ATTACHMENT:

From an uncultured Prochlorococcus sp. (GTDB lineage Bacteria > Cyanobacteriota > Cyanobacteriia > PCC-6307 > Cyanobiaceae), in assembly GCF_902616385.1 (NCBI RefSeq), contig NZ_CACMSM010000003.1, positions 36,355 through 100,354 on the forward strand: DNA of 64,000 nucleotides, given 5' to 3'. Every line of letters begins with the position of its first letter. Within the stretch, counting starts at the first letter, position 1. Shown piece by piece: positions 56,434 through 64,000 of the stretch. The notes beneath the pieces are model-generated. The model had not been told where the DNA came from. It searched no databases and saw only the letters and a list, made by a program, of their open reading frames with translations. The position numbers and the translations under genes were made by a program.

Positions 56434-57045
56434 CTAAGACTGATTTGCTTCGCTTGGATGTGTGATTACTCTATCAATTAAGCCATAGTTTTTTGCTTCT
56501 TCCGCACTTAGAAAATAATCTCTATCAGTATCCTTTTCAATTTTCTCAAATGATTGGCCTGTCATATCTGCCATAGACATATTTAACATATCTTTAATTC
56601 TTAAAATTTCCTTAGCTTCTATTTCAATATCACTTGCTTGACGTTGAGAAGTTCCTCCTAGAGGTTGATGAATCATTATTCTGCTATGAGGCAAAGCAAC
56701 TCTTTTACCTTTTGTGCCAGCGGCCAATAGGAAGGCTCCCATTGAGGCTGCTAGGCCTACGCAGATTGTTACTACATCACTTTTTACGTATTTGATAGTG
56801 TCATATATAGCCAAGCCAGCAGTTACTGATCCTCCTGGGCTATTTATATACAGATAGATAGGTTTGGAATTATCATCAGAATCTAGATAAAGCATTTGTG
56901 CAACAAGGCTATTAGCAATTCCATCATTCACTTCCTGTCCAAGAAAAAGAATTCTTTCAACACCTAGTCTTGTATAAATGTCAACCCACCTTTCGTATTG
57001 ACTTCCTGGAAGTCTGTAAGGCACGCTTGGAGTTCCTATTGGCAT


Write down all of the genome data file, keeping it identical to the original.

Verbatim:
From an uncultured Prochlorococcus sp. (GTDB lineage Bacteria > Cyanobacteriota > Cyanobacteriia > PCC-6307 > Cyanobiaceae), in assembly GCF_902616385.1 (NCBI RefSeq), contig NZ_CACMSM010000003.1, positions 36,355 through 100,354 on the forward strand: DNA of 64,000 nucleotides, given 5' to 3'. Every line of letters begins with the position of its first letter. Within the stretch, counting starts at the first letter, position 1. Shown piece by piece: positions 56,434 through 64,000 of the stretch. The notes beneath the pieces are model-generated. The model had not been told where the DNA came from. It searched no databases and saw only the letters and a list, made by a program, of their open reading frames with translations. The position numbers and the translations under genes were made by a program.

Positions 56434-57045
56434 CTAAGACTGATTTGCTTCGCTTGGATGTGTGATTACTCTATCAATTAAGCCATAGTTTTTTGCTTCT
56501 TCCGCACTTAGAAAATAATCTCTATCAGTATCCTTTTCAATTTTCTCAAATGATTGGCCTGTCATATCTGCCATAGACATATTTAACATATCTTTAATTC
56601 TTAAAATTTCCTTAGCTTCTATTTCAATATCACTTGCTTGACGTTGAGAAGTTCCTCCTAGAGGTTGATGAATCATTATTCTGCTATGAGGCAAAGCAAC
56701 TCTTTTACCTTTTGTGCCAGCGGCCAATAGGAAGGCTCCCATTGAGGCTGCTAGGCCTACGCAGATTGTTACTACATCACTTTTTACGTATTTGATAGTG
56801 TCATATATAGCCAAGCCAGCAGTTACTGATCCTCCTGGGCTATTTATATACAGATAGATAGGTTTGGAATTATCATCAGAATCTAGATAAAGCATTTGTG
56901 CAACAAGGCTATTAGCAATTCCATCATTCACTTCCTGTCCAAGAAAAAGAATTCTTTCAACACCTAGTCTTGTATAAATGTCAACCCACCTTTCGTATTG
57001 ACTTCCTGGAAGTCTGTAAGGCACGCTTGGAGTTCCTATTGGCAT